National Hispanic Heritage Month will have to be celebrated this year in a different way than it has been traditional for decades. The coronavirus pandemic has forced us to change our habits, to think differently, adapting to the new normal, keeping social distancing in mind at all times.
During the month in which the contributions of the Hispanic community in the United States are celebrated, Covid-19 is testing the creativity of the supermarket industry to offer something different from what we are used to this holiday season. Traditionally, our Latino stores held events and special sales to bring together the large Hispanic family, but due to health safety rules, this is no longer possible.
What we can do, through all means, is express our pride and respect for the thousands of essential Hispanic workers who work in the food and beverage industry, in supermarkets, in factories, and in the fields.
All of them are heroes who have defied the serious dangers of this pandemic and have continued to work so that our homes do not lack food.
In all, the grocery store industry in the United States employs three million workers. Many of them are of Hispanic origin and as essential frontline workers, they put their lives and those of their families at risk on a daily basis.
According to the United Food and Commercial Workers International Union, there have been at least 97 deaths of store employees nationwide while about 7,200 have been infected with Covid-19. Likewise, 113 workers in meat processing plants have died and more than 17,000 have fallen ill from Covid-19.
We can only honor them, thank them for their work, dedication, and sacrifice in this National Hispanic Heritage Month.
Related Article: In Numbers: The Economic Power of the Hispanic Population
Likewise, it is worth highlighting other aspects of our Hispanic community that make us increasingly important and essential in the growth of the United States.
According to US Census figures, of all US businesses registered in 2017, a total of 322,076 were owned by Hispanics. The main sectors with Hispanic-owned businesses were construction with 15.6% (50,187) of all companies; It is followed by accommodation and food services with 13% (41,817) and professional, scientific, and technical services with 10.6% (34,292).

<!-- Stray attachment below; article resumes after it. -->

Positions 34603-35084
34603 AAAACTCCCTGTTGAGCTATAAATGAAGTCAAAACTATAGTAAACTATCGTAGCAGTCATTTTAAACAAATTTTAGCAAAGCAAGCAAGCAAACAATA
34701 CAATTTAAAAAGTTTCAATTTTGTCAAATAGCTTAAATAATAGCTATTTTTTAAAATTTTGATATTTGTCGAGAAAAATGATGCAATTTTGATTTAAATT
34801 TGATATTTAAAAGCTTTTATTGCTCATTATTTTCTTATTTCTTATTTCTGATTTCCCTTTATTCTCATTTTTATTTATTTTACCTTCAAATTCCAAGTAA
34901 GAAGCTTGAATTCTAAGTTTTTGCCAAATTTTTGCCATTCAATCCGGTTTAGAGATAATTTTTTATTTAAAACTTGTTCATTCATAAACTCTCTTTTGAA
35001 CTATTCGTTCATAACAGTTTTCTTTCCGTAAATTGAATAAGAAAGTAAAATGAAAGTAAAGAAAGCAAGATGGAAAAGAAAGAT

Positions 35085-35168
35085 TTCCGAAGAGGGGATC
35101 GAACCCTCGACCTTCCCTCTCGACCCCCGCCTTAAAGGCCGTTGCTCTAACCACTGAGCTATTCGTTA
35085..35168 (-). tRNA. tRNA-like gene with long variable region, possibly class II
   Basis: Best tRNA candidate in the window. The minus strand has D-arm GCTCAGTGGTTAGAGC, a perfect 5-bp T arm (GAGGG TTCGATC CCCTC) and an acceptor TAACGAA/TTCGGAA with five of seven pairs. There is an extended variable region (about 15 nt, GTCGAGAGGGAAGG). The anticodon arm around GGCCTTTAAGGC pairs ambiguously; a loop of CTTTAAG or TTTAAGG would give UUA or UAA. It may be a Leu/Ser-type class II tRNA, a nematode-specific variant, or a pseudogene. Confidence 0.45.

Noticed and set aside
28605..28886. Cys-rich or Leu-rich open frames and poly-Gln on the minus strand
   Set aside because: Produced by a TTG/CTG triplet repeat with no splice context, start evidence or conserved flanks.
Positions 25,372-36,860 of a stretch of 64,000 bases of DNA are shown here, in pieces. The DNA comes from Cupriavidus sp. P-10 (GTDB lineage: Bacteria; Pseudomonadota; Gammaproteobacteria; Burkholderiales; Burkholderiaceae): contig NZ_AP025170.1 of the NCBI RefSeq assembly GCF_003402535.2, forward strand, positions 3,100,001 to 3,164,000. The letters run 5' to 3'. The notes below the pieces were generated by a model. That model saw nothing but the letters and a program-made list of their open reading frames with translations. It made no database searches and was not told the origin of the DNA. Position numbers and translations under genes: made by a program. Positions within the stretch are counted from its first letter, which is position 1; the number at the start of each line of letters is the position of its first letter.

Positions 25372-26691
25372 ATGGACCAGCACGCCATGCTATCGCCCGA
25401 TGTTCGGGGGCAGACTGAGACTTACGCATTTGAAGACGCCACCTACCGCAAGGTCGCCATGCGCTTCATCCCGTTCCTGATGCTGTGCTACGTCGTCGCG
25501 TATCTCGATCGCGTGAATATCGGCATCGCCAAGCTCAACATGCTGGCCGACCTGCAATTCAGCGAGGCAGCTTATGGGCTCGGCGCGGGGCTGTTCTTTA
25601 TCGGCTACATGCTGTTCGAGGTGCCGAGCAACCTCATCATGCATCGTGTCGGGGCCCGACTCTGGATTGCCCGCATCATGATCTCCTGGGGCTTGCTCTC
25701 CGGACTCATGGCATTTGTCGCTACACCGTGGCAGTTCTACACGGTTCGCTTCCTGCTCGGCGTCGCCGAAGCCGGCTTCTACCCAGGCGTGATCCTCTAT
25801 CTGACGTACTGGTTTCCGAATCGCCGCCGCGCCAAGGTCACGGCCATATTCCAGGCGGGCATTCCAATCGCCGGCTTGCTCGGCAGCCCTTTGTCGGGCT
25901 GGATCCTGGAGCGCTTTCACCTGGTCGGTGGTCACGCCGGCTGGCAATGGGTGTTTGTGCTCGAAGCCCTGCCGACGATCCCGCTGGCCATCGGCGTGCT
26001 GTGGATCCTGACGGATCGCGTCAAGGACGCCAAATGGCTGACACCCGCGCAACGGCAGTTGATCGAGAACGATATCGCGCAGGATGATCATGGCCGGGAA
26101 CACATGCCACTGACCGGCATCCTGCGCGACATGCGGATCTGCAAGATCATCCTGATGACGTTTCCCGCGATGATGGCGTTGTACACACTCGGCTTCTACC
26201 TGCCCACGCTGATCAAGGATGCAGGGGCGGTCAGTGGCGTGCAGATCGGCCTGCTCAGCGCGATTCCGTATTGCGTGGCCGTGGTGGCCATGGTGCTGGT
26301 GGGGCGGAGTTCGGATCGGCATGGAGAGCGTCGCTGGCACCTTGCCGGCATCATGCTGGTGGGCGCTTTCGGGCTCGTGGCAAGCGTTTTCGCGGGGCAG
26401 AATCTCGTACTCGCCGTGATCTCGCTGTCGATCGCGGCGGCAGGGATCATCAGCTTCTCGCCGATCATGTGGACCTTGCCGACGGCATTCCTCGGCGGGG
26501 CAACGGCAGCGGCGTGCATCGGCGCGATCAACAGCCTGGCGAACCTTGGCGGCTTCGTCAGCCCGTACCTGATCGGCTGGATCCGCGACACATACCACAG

Hispanic businesses in these top three industries employed approximately 1.2 million workers in 2017, had revenues close to $130.9 billion, and an annual payroll of approximately $ 35.8 billion.
In the past 10 years, the number of Latino business owners grew 34%, compared to 1% of all business owners in the United States, according to a recent study by Stanford University. And more Latinos than ever are applying for small business loans to grow their operations.
A 2019 report to Congress, based on data from 2017, found that nearly 60 million Latinos in the United States already account for $2.3 trillion in total economic activity, which is equivalent to being the eighth largest economy in the world. And Latinos are projected to make up 30% of the U.S. population in 2020, which means the group’s contributions continue to rise.
Congratulations to the Hispanics from Costa Rica, El Salvador, Guatemala, Honduras, and Nicaragua, who celebrate their independence day on September 15, Mexico, which commemorates it on September 16, and Chile, on September 18.